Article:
What r_c said, in his first paragraph. I am totally willing to put up with the crosswordese to get that incredible punchline. I thought this was an absolutely stunning puzzle and a amazing construction feat.

I was really shocked to read Rex's commentary today, but it definitely hammers home to me that these things we enjoy so much are artworks that we can choose to love, hate, respect, admire, etc. as suits our own sensibilities. I love PB2, but hated yesterdays puzzle. I thought it was S&L rather than SNL, but that worked as a solving aid for the theme anyway. My take on that one was hating the theme, yet truly admiring the remarkable quality of it's structure.

To each his own.

Happy belated birthday joho.

imsdave 12:48 PM  

oops - 'an amazing'

DJG 1:08 PM  

I'm with Rex on this one in that there is no payoff in this puzzle's theme. I liked the fill more than Rex though, so I thought it was OK.

Also, I don't think it's an amazing feat of construction like many others do. The idea is not very clever because state abbreviations have already been done many times. Also with all 50 states at your disposal making acceptable fill out of an arbitrary 26 of them is not THAT impressive (meaning it's cool, but the bar is high for NYT puzzles).

I guess I had an opposite solving experience of many people -- reasonably enjoyable puzzle, but lacking in a well-executed theme.

HumorlessTwit 1:24 PM  

This was definitely a "Look what I did" puzzle, which I tend to dislike. This time when I got to the "Look what I did part" I said some variant of WOW as opposed to my usual BFD.
Why 26? Because 24 would have made too choppy a grid, 28 would have been too solid a grid. Hence 26. Fine by me.

mac 1:28 PM  

I thought it was a capable puzzle, but a little easy for a Wednesday.
Checking out all the postal codes on the perimeter was fun.

Love "one-horse", T.J. Maxx and Olmec, so proud I remembered it. For this sports-challenged (if I'm alone in the house) solver, those players might have been tough, but the crossings made it all doable. I was lucky to know Asmara, but I had to swallow before accepting Jagr.

Pretty good puzzle day.

@joho: Westport tournament is on Feb. 6, 2010.

mac 1:28 PM  
This comment has been removed by the author.
ArtLvr 1:31 PM  

I thought it was an amazingly clever construction with real words around the perimeter, even eight-letter answers like MALARIAL, though I didn't know MONY. I also thought the four corner areas were very smooth (except for IRANIS).

I'd have preferred to see Asimov credited for I ROBOT -- derivative clues like "Disney girl" drive me nuts. And I dislike SLIER for Slyer, though I've often seen those variants in xwords. Those plus the EMEER and two adjacent former QB's made me think the center portion didn't quite achieve the quality of the framework, though T J MAXX, YANG, OLMEC and EPCOT were quite good, and I didn't mind AGE TEN... HIT ME, Must've been something I ATE and Parasite's HOST were okay too, though I was thinking lice in the Hair at first!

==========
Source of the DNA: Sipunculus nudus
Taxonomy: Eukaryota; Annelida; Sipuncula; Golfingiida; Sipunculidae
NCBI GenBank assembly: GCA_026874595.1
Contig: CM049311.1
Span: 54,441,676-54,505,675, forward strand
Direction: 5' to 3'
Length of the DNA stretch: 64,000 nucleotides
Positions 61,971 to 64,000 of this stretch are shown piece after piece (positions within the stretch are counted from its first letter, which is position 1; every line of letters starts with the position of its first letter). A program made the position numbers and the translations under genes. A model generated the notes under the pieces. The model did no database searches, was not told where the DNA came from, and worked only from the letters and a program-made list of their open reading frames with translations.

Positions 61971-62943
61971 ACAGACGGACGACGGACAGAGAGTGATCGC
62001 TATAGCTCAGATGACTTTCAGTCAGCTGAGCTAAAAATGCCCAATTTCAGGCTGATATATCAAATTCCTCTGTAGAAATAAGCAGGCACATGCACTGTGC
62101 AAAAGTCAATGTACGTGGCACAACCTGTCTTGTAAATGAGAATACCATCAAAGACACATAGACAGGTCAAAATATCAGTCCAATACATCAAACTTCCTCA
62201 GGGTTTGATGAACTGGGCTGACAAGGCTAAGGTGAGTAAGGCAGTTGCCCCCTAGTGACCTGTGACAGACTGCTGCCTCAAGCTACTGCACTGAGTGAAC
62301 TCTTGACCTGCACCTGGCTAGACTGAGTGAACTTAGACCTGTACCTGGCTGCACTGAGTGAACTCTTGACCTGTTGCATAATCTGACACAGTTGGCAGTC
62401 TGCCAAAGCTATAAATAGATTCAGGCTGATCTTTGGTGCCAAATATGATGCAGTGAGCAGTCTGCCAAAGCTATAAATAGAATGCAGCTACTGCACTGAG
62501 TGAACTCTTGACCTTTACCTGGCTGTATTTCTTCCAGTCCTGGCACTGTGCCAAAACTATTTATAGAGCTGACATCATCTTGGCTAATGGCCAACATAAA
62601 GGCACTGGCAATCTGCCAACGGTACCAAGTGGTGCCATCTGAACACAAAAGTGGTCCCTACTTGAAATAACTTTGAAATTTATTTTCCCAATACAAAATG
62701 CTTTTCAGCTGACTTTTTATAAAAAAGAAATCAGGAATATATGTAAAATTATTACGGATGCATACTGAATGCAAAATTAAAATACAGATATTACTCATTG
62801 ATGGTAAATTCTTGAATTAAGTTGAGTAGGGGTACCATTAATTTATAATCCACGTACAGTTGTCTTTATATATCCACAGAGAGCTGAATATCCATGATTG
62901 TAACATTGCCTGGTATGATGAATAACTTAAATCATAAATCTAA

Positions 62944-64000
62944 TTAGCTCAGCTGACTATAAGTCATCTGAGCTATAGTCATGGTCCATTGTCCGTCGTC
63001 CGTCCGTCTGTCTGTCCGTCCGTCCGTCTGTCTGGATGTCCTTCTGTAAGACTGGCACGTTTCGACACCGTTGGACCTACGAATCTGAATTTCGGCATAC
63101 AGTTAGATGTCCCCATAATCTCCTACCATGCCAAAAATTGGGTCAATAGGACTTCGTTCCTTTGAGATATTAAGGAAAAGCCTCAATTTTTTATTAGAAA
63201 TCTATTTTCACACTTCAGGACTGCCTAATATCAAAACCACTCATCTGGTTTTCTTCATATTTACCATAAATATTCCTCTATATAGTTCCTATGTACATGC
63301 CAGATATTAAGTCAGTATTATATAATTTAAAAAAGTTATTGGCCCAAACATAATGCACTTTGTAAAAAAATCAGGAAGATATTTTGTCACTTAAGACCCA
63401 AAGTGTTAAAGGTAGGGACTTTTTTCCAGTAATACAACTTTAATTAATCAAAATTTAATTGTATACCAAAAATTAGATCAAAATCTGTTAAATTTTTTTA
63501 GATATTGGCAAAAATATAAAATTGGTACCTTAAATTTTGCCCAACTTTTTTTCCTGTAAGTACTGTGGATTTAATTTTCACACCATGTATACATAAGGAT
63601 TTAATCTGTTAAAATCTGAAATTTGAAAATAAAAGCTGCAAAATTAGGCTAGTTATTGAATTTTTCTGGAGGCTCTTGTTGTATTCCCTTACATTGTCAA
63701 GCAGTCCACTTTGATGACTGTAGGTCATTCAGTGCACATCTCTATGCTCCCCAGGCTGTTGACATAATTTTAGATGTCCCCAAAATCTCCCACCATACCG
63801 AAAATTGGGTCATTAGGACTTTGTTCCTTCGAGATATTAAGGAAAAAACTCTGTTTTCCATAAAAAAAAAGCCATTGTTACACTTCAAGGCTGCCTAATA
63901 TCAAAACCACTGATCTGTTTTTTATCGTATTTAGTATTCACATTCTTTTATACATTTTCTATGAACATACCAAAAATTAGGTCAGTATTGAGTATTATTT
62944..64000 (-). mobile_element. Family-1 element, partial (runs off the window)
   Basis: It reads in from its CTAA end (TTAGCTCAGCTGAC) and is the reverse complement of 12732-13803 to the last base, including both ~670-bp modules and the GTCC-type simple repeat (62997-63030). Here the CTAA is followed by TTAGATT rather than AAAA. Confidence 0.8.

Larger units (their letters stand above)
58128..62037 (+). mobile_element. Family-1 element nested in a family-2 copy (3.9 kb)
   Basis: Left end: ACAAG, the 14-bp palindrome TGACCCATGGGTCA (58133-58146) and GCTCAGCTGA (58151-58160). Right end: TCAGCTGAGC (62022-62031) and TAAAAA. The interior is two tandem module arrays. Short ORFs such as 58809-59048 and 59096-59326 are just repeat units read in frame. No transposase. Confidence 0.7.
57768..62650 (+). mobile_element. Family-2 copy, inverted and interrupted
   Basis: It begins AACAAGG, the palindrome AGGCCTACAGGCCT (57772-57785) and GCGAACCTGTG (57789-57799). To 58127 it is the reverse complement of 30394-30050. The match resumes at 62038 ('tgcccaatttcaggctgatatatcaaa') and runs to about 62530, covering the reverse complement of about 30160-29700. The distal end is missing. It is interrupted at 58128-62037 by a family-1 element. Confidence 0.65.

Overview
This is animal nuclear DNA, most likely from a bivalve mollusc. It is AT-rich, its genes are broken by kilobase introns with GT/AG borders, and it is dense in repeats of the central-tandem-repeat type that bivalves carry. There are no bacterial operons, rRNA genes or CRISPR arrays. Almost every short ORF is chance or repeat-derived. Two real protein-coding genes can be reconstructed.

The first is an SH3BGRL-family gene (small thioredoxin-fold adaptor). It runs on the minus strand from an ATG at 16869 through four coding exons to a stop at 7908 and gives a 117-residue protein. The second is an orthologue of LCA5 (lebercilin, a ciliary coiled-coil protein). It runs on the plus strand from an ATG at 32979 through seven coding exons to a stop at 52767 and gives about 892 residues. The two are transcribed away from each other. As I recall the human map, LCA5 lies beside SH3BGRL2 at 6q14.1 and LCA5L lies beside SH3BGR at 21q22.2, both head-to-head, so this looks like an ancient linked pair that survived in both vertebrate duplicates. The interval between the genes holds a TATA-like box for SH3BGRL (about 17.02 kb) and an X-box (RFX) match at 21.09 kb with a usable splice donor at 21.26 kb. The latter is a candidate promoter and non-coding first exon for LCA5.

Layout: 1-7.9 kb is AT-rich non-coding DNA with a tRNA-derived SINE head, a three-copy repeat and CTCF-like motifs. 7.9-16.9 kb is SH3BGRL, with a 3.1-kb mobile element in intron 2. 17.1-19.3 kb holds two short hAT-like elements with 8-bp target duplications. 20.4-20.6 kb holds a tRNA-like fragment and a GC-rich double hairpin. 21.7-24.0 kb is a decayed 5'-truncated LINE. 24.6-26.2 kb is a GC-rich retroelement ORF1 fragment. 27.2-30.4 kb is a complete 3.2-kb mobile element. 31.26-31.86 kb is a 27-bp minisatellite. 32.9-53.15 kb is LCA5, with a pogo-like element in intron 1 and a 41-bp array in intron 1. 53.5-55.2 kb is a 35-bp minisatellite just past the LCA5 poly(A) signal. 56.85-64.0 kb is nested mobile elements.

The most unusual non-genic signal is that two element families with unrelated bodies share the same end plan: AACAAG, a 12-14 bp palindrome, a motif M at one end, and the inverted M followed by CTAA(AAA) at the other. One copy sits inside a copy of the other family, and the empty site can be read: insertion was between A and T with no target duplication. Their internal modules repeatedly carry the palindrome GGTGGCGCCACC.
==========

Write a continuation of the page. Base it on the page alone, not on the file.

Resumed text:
Hoping Rex will come up with more than four dog breeds... (tongue in cheek)


Alex S. 1:42 PM  

My problem with Irani is that to me "Iranian" is a person from Iran and "Irani" (or Irani Zoroastrian) is a member of the Irani ethnic group in India (Zoroastrian Iranians that fled religious persecution in the 1800s).

But I know that is a distinction not generally held so Irani seems fair game clued as synonomous with Iranian. I just never like it when I see it.

I admire the construction feat though the border didn't really impact solving one way or the other. Didn't like that it required the random "Twenty Six States" in the middle even if I did get it off the two T's without even looking at what I had at the rim.

Bob Kerfuffle 1:53 PM  

[After 58 comments, everything truly relevant about the puzzle has already been said, so . . . ]

If anyone can't get enough of puzzles involving the U.S. states, check out Matt Gaffney's "Signing Bonus" puzzle. (Spoiler warning: Don't look around too much on the Web, since the answer is already out there.)

chefbea 1:55 PM  

@mac I'll mark Feb 6 on my next year's calendar. Will IMSDave make another crossword puzzle for me to put on a shirt or will everyone say "here comes chef bea in the same old shirt she wore last year"?

Elaine 1:56 PM  

Hi -- I also enjoyed this, and despite the arbitrariness of "twenty-six states" thought it was clever. Clever can be entertaining just on its own!

Sara 2:17 PM  

@ crosscan et. al. about the states: In addition to what everyone else said about the traumatic changing of the postal codes - so true!- there's also the fact that we have FIFTY of them, so there comes a time in every American schoolkid's life when she has to memorize the states. It's kind of a mass rite of passage.

nanpilla 2:21 PM  

Reading the reveal definitely led to a WOW moment for me, so the less than ideal fill was worth it. I loved seeing ACME crossed with CHIC. Isn't that perfect. She is tres CHIC with a well-tied scarf, no doubt.

Billy 2:38 PM  

I've never disagreed more with a Rex posting. A lovely and smile-inducing puzzle.

What is so wrong with AGE TEN? Is that really less crossworthy or more arbitrary than "AT A TILT" or "ODDS ARE" or "I DID" or "AND A" or "IN A"? (All of which apparently received Rex's blessing just yesterday.)

And finally seeing the poor STT able to stretch its wings as the CONCORDE is justification enough for the existence of this puzzle.

Billy 2:39 PM  

SST, that is.

Anonymous 2:46 PM  

OMG. Samuel Donaldson, please have my babies. We can live in whatever state you see fit.

fikink 2:54 PM  

Billy, perhaps if SINATRA ever sang, "When I was age ten, it was a very good year..." its reception might have been better.

fergus 3:04 PM  

How odd is it to completely agree with Rex on the crappiness of the puzzle, yet completely enjoy nd appreciate it?